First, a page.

Using email subject lines and images that alert human perception of a product being “out of stock soon” or adding pictures or videos of an actual countdown for a particular sale or promotion is an effective tactic to arouse curiosity among your market, thereby increasing clickthrough rate.

According to Fernando Lopez, Marketing Director at Circuit, “When started using email subject lines that help arise a sense of urgency, many companies witness the clickthrough rates on our emails and our website article clicks on camping skyrocket over a short period.”

Here is an example of email marketing that uses an urgency approach:

Source: Screenshot by User

Mutual Benefit and Reciprocity

Mutual benefit and reciprocity work as, “You give me something, and I’ll give you something in return.”

Human desires work like this; nothing is for free, and according to Harvard University, the mutual benefit should have an outcome that benefits all parties involved, increasing the benefit for everyone.

Jerry Han, CMO of PrizeRebel, says, “The concept of our organization works like mutual benefit and reciprocity. You take our surveys and get something in return, be it PayPal cash or other rewards. This very well fits into the psychological concept of reciprocity in marketing. After all, human nature is always attracted to something that benefits them in return.”

Mutual benefit and reciprocity, as a psychological behaviour, mutual benefit and reciprocity work in marketing where companies offer discounts, freebies, templates, combination offers, or vouchers in return for a purchase.

The company benefits from a purchase, and the customer benefits from discounts or rewards points that they can use at a future time, which also, in return, benefits the company for increased customer loyalty.

Here is an example of mutual benefit and reciprocity offered by a bank with the use of a credit card:

Source: Screenshot by User

Nothing Beats Social Proof

According to Alex Milligan, Co-founder & CMO of NuggMD, “The math is simple here. Genuinity in social proof is important. I’ve seen more organizations generate more profit through social proof than any other marketing technique, and that is because people believe in people—and nothing beats that as a marketing strategy.”

Simply put, social proof is the evidence or proof that a person or group of people have used and tested your product through genuine reviews, reactions, and recommendations.

The best way to attack this psychological behaviour is to include a real review of your product in your email marketing efforts. Your audience needs to know what others think of your product or service or how it has helped them and changed their lives. Doing this will significantly build trust between you and your audience and increase the chances of clickthrough rates and conversions.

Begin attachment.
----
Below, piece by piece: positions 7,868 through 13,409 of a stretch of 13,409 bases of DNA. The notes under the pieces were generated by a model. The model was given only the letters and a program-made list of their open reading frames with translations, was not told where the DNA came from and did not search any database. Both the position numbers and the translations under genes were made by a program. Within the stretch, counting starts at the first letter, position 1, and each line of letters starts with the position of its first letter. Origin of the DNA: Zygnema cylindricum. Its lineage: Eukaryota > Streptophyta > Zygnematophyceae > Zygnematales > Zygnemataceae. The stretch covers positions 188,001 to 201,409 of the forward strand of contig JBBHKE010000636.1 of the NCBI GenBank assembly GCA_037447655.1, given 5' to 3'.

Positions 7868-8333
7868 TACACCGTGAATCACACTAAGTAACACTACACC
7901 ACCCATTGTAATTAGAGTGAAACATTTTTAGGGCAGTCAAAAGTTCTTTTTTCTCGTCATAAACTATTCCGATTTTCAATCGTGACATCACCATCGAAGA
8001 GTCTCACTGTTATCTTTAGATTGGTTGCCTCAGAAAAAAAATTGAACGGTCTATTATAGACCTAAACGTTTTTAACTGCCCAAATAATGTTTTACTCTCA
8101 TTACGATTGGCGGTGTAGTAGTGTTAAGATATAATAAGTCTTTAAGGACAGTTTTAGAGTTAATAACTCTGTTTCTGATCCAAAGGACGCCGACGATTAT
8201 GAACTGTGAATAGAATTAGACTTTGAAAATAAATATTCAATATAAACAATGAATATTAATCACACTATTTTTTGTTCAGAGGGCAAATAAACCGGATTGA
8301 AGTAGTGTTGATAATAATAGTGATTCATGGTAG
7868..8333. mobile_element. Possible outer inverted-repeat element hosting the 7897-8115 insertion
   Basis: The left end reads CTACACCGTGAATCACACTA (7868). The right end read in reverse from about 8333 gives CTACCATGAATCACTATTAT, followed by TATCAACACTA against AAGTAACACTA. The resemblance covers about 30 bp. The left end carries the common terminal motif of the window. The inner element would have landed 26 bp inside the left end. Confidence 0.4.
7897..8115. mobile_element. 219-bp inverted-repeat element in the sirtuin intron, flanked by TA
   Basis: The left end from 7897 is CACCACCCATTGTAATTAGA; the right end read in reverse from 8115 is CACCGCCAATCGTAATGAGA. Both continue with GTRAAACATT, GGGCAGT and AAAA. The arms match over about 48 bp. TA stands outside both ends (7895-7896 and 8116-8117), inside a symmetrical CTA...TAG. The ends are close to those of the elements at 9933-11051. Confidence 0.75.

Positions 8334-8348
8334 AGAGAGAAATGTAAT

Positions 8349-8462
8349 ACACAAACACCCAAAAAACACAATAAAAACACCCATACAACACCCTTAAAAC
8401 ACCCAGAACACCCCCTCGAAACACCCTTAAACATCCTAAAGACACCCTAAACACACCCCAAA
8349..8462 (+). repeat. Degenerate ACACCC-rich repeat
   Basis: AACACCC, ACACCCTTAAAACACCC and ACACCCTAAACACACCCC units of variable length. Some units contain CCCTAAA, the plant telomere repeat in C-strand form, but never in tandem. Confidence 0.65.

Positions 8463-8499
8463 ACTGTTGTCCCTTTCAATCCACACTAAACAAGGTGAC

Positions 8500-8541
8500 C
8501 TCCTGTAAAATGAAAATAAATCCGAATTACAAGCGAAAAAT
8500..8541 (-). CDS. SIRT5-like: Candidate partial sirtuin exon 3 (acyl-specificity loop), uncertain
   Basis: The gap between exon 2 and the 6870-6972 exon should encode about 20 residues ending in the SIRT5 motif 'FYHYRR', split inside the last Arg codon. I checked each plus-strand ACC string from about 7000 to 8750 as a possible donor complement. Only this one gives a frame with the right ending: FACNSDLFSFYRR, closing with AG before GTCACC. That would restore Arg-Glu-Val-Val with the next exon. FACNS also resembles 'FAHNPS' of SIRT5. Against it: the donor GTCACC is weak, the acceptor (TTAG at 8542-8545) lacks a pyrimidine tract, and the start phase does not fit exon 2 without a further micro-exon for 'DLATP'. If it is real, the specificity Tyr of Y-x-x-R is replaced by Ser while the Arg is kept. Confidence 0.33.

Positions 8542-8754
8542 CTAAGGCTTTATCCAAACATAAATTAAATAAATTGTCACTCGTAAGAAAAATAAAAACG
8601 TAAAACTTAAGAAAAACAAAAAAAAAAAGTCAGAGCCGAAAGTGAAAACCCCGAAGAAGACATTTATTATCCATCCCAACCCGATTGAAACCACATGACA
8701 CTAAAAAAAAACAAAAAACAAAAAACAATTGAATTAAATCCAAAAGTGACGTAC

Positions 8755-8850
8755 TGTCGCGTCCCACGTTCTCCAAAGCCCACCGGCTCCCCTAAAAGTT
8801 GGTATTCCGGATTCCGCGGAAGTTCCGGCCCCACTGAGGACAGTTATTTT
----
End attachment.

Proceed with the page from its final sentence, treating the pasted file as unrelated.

Source: Screenshot by User

Do remember, though, that the keyword here is real. We have seen multiple marketing social proof efforts that have sounded so out-of-brand and robotic that they don’t feel real and are too forced. 

Other social proof efforts you can try are as follows:

  • Screenshot social media comments 
  • Use eCommerce platform reviews
  • Do influencer marketing
  • Use (realistic and reliable) numbers
  • Customer video testimonials

Why is psychology important when doing email marketing?

The reason why email marketing fails is that it is often misused. Email marketing has so much potential, but ineffective marketers simply look at it as a mass emailing effort and nothing more. There are tools that help automate email marketing, so marketers should put the effort into the “Why” and not the “How” of email marketing.

Understanding human behaviour is a part of any marketing effort, mainly email marketing, where people receive tens if not hundreds of emails daily.

Think of your customer’s inbox as a war zone, where only the best among the pack will survive. And to do that, you must practice specific marketing strategies that best arouse your audience’s curiosities, behaviour, impulses, and sense of urgency, and nothing beats human psychology in this field.

Does your digital marketing strategy need a boost? Give TechWyse Internet Marketing a call! We specialize in a wide array of digital marketing services. From SEO and Paid Media to Web Design and Social Media Management. Plus, we are backed by a team of fully certified experts that is prepared to give you the data-driven results you need to succeed.

Choose our services and get ready to watch your business flourish! To schedule an appointment, call (416) 410-7090 or contact us here.

Post By Roman Shvydun (3 Posts)

Roman Shvydun is a freelance writer. He writes informative articles about marketing, business, productivity, workplace culture, etc. During 10+ years of content creation experience, his articles have helped numerous entrepreneurs to scale up their businesses.